NeoStar Quality Assurance
Our Certificates: BRC, IFS, Kosher (Star K and Star U), and HACCP
BRC Global Standards is a leading brand and consumer protection organisation, used by over 25,000 certificated suppliers over 130 countries, with certification issued through a global network of accredited certification bodies. BRC Global Standards’ guarantee the standardisation of quality, safety and operational criteria and ensure that manufacturers fulfil their legal obligations and provide protection for the end consumer. BRC Global Standards are now often a fundamental requirement of leading retailers, manufacturers and food service organisations.
NSF Food Safety Certification, LLC is accredited to certify to the International Featured Standard (IFS), a GFSI benchmarked standard for auditing food safety and quality of processes and products of food manufacturers. It is most relevant for companies that manufacture, process or handle food or food ingredients.
Hazard Analysis and Critical Control Point (HACCP) is an internationally recognized system for reducing the risk of safety hazards in food.
A HACCP System requires that potential hazards are identified and controlled at specific points in the process. This includes biological, chemical or physical hazards. Any company involved in the manufacturing, processing or handling of food products can use HACCP to minimize or eliminate food safety hazards in their product.
Kosher Star Certified
STAR-K Kosher Certification has provided kosher supervision for over fifty years. The STAR-K, formerly known as the Orthodox Jewish Council of Baltimore/ Vaad Hakashrus, originally served the Jewish community of Baltimore.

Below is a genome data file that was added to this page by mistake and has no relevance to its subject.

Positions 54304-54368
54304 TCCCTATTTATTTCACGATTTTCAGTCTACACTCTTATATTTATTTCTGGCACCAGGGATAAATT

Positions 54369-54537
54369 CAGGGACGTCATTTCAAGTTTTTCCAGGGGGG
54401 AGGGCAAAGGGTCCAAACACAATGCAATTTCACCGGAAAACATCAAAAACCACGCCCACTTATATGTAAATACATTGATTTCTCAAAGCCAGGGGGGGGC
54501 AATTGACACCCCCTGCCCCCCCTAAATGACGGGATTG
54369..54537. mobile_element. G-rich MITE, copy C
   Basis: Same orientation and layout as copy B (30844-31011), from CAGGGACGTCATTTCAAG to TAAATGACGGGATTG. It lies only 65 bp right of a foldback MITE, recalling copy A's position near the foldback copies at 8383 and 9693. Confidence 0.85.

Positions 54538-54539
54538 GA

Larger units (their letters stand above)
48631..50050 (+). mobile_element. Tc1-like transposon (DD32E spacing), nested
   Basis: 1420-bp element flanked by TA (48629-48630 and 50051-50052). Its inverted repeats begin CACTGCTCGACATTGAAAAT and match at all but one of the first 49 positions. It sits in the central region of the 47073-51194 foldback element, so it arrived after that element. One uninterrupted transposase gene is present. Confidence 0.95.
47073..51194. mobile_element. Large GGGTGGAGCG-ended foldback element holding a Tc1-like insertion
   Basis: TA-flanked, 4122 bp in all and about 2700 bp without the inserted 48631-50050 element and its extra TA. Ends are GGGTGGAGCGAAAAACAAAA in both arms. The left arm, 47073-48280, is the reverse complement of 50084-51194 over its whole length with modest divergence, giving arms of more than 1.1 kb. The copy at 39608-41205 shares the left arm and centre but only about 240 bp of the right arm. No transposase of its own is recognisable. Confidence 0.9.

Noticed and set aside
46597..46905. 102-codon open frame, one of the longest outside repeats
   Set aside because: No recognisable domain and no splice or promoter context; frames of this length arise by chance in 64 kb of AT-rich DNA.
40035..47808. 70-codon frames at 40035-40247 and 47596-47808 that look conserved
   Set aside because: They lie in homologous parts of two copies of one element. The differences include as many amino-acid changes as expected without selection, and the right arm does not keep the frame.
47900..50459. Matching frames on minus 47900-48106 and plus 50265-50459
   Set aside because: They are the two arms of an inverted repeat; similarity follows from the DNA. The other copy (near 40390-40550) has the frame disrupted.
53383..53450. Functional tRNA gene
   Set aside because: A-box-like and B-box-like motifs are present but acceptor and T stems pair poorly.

Kosher U Certified
There are Four Primary Steps to OU Kosher Certification:
1. Establishing a listing of kosher ingredients that are acceptable for use in your product for which you are seeking kosher certification. This list is known as Schedule A. The OU‘s Ingredient Approval Registry staff carefully review and research all ingredient issues, utilizing the database registry of over 200,000 ingredients that have already been approved. Should it be necessary for a company to change or modify sources of supply for raw materials, locating a new source can usually be done very expeditiously through this extensive database.
2. Establishing the list of brand names and specific products that will be authorized to bear the symbol. This list is known as Schedule B. The Schedule B also indicates whether a product must bear a simple symbol (indicating that it is pareve, i.e., containing no meat or milk ingredients), a “D” (dairy), or a “P” (Kosher for use on Passover as well as all year round).
3. Establishing any special instructions that relate to the use of equipment, which is necessary if a plant engages in both kosher and non-kosher production, or both dairy and pareve production. These instructions may contain kosherization requirements, and/or stipulations for segregation of production lines.
4. Assigning a Rabbinic Field Representative to visit the certified plant at intermittent intervals, to verify that the Schedule A, Schedule B and special instructions are adhered to.